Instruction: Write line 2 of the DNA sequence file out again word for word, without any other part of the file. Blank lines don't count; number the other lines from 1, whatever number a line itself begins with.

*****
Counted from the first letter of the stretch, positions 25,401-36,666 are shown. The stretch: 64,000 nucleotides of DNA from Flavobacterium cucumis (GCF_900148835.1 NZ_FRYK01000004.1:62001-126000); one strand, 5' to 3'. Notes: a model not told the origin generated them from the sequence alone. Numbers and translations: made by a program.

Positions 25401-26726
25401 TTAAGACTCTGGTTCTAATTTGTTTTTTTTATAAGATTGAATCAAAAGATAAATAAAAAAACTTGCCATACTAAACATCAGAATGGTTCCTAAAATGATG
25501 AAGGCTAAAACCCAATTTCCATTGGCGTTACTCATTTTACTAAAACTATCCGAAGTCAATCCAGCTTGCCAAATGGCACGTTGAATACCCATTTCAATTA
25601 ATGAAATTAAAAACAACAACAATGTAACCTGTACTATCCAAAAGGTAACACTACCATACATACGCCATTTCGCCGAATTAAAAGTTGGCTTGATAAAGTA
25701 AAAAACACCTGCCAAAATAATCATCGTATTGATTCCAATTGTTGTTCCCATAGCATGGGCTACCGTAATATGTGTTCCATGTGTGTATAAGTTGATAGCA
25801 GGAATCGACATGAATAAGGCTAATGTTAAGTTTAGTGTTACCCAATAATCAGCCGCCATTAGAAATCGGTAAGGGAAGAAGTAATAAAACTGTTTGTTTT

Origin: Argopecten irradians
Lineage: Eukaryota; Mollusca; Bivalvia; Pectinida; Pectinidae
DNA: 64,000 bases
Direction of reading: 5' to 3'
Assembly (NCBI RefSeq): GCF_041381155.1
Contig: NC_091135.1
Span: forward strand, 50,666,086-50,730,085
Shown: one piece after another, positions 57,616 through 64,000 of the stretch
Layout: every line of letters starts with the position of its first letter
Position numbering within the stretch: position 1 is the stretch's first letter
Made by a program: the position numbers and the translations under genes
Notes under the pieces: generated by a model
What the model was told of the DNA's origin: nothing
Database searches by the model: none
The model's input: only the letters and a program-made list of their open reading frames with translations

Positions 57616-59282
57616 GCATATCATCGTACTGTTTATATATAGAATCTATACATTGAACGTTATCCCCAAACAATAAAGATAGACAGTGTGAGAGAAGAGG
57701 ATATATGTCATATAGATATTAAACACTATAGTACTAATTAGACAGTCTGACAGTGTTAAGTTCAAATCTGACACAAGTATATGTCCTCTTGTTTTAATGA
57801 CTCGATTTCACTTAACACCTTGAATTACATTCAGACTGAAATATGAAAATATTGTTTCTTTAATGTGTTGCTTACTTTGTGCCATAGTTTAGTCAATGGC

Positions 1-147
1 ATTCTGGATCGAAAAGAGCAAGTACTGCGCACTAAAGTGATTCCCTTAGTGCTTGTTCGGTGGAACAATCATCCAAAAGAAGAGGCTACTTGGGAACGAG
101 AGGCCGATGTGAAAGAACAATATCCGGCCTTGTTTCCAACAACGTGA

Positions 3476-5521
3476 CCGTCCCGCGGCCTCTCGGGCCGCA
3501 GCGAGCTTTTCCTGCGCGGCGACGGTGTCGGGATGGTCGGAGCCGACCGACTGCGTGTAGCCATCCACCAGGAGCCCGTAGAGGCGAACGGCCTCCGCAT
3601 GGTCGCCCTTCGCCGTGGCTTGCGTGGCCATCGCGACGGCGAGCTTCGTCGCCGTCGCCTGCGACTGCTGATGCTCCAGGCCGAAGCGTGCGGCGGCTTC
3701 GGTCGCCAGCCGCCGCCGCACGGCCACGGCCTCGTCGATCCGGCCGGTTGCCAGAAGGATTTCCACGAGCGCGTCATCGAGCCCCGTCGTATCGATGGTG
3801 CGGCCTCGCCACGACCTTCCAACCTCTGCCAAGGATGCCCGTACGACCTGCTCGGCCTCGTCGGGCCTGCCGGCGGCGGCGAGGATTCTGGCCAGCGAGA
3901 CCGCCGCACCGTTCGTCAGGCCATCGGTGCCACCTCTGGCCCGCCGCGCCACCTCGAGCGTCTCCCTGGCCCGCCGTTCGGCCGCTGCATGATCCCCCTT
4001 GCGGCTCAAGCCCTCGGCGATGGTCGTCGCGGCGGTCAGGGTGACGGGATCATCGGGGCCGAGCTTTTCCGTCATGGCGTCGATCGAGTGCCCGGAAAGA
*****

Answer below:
Positions 25401-26726